March 14, 2010
Writing in BusinessWeek on 12 March, Nobel Prize-winning economist Paul Krugman said global economic growth would be about 1.5% higher if China stopped restraining the value of its currency and running trade surpluses. “We should not be afraid of what the Chinese might do if we pressure them to stop this currency manipulation,” Krugman said.
Krugman said the US may need to get more aggressive in its negotiations with China, perhaps by treating the exchange-rate issue as a countervailing duty or other export subsidy. “Without a credible threat, were not going to get anywhere,” he said. “The chance that we would trigger a trade war is very small and it’s hard to see any alternative.”
The U.S. Treasury Department is due to issue its semi-annual report on foreign exchange markets next month. It could well formally label China as a “currency manipulator” on account of the yuan’s substantial undervalue. This would allow the Department of Commerce to impose countervailing duties on a wide range of Chinese products (see post of 13 March 2010).
Beijing’s current attitude is revealed by Premier Wen Jiabao’s statement at his press conference on 13 March that ”First of all, I don’t think the renminbi is undervalued.” He rejected foreign pressure over its exchange rate controls and said that the Chinese currency will be kept ”basically stable.” The reform of currency controls was promised but no indication given as to when that might happen. ”We will continue to reform the renminbi exchange rate regime and will keep the renminbi basically stable at an appropriate and balanced level,” Wen said.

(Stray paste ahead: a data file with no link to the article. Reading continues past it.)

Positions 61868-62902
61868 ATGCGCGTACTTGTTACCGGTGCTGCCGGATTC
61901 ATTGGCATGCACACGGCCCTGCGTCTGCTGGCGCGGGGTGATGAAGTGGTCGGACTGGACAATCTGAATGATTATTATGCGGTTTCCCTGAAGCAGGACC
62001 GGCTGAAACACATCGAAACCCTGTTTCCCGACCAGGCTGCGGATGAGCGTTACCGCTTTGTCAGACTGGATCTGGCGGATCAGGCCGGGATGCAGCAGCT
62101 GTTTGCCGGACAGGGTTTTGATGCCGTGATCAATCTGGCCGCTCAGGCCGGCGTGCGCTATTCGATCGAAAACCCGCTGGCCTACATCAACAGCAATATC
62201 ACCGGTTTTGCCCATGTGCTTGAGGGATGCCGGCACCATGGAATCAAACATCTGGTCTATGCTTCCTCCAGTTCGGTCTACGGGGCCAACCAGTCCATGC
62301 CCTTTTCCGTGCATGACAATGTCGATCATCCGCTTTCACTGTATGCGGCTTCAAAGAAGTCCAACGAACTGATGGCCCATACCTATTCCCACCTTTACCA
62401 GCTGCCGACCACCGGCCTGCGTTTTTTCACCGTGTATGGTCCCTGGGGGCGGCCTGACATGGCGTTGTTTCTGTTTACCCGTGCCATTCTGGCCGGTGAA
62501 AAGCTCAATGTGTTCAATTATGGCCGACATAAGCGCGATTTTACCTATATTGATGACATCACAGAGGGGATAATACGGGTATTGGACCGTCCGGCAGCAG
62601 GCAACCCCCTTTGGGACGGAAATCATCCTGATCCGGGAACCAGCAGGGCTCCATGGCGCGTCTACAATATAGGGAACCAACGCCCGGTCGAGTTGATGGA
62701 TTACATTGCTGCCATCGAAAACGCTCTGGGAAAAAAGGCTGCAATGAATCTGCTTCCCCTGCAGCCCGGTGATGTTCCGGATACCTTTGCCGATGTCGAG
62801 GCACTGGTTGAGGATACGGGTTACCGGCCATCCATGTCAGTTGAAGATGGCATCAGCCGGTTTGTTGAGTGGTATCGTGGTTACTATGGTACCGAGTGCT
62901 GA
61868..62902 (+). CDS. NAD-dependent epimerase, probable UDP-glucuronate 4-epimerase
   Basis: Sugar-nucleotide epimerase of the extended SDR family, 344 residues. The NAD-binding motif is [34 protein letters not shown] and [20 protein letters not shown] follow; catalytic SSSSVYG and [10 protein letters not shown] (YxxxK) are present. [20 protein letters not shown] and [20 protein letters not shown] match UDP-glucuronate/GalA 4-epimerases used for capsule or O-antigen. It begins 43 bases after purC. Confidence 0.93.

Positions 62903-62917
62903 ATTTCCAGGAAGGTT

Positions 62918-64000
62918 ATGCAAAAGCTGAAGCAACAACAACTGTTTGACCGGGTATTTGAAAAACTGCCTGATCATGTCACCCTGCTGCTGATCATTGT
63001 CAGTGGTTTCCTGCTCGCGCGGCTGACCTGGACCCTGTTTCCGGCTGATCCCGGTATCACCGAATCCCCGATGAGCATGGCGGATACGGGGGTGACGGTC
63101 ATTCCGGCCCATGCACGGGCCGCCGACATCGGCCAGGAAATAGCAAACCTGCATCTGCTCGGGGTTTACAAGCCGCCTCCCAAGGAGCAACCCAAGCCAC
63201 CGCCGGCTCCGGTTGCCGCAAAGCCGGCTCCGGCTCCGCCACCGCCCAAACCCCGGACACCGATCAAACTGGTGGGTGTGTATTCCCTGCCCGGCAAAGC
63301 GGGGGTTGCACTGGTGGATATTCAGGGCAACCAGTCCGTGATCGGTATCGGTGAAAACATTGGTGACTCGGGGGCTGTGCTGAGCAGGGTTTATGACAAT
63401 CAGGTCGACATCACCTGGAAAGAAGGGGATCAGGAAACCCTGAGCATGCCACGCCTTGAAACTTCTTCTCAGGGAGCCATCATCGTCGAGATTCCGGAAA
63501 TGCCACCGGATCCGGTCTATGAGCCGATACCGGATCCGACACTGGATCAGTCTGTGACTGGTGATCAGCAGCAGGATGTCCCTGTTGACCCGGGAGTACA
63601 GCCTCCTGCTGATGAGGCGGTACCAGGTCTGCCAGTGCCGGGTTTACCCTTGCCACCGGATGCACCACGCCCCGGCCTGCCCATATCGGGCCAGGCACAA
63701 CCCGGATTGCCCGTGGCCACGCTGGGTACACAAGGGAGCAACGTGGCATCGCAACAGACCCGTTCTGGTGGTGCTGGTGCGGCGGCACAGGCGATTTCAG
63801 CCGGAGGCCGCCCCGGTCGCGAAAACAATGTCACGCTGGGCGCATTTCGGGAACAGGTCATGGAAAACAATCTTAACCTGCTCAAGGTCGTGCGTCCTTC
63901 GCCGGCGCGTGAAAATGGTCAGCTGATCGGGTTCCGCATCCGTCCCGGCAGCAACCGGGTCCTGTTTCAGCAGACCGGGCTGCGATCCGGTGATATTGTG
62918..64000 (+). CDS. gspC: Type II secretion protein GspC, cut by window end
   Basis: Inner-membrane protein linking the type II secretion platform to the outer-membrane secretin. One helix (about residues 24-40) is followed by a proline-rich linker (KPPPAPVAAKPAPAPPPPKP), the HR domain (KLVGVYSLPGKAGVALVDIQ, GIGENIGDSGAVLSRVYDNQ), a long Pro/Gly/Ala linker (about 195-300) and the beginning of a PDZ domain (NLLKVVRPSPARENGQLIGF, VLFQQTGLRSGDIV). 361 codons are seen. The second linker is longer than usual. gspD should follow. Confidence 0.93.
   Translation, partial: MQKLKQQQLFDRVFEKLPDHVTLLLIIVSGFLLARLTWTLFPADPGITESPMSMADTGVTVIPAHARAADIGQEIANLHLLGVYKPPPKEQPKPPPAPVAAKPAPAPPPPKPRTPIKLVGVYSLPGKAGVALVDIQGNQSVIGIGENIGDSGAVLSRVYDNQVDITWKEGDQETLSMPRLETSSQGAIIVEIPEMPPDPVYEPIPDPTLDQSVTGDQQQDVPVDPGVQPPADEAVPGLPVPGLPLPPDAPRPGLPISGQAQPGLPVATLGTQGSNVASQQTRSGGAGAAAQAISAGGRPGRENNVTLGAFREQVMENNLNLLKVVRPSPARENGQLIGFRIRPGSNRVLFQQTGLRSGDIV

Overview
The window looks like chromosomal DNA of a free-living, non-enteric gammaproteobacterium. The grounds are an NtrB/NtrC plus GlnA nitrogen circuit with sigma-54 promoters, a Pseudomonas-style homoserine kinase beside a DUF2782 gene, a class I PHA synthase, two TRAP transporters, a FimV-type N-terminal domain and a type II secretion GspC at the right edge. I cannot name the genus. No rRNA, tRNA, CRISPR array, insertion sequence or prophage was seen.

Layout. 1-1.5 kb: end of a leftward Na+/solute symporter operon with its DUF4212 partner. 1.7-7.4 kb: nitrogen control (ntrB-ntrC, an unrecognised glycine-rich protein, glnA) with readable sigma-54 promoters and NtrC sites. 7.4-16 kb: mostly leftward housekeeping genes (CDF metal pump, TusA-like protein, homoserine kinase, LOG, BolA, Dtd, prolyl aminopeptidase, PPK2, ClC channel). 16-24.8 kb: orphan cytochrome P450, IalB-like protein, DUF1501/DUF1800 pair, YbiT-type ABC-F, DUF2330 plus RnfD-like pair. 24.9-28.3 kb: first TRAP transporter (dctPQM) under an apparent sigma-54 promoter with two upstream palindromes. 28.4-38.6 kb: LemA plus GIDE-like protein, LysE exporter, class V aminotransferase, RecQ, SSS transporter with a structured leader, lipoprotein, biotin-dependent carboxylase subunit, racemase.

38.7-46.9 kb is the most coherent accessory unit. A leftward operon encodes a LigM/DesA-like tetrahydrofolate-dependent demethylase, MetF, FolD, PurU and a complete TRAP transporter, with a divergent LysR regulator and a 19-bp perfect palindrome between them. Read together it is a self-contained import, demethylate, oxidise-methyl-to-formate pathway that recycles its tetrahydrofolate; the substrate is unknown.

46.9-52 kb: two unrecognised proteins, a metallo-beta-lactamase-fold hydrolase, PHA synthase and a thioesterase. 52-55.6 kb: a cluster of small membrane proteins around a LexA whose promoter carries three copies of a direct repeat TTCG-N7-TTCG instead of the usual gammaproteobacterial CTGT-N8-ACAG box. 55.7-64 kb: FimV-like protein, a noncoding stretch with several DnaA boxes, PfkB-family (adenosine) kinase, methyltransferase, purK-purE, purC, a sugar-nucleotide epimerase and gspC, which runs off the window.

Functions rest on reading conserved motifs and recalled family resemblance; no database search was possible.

The yuan was tied to the dollar for decades, but the link was broken in 2005 and allowed to rise by about 20% through late 2008. Beijing then re-imposed the link after the currency crisis occurred.
Both sides are upping the rhetoric and this will make it even more difficult to find a compromise. It is difficult to understand why Wen Jiabao should find it necessary to speak in such tough terms. Is it a message for domestic consumption or aimed at the US? For the latter, it may have been better to continue to make references to keeping the currency under view, rather than insisting that the yuan is not undervalued.
I hesitate to disagree with an economic icon, but:
• There are many economists who do not agree with Paul Krugman on the importance of the currency issue.
• Aggressive public pressure on Beijing does not work and can be counter-productive. Arguments why a controlled increase in value of the yuan is in China’s interests are likely to be more persuasive.
• If Washington takes action, Chinese retaliation is inevitable. The chances of a trade war are very real.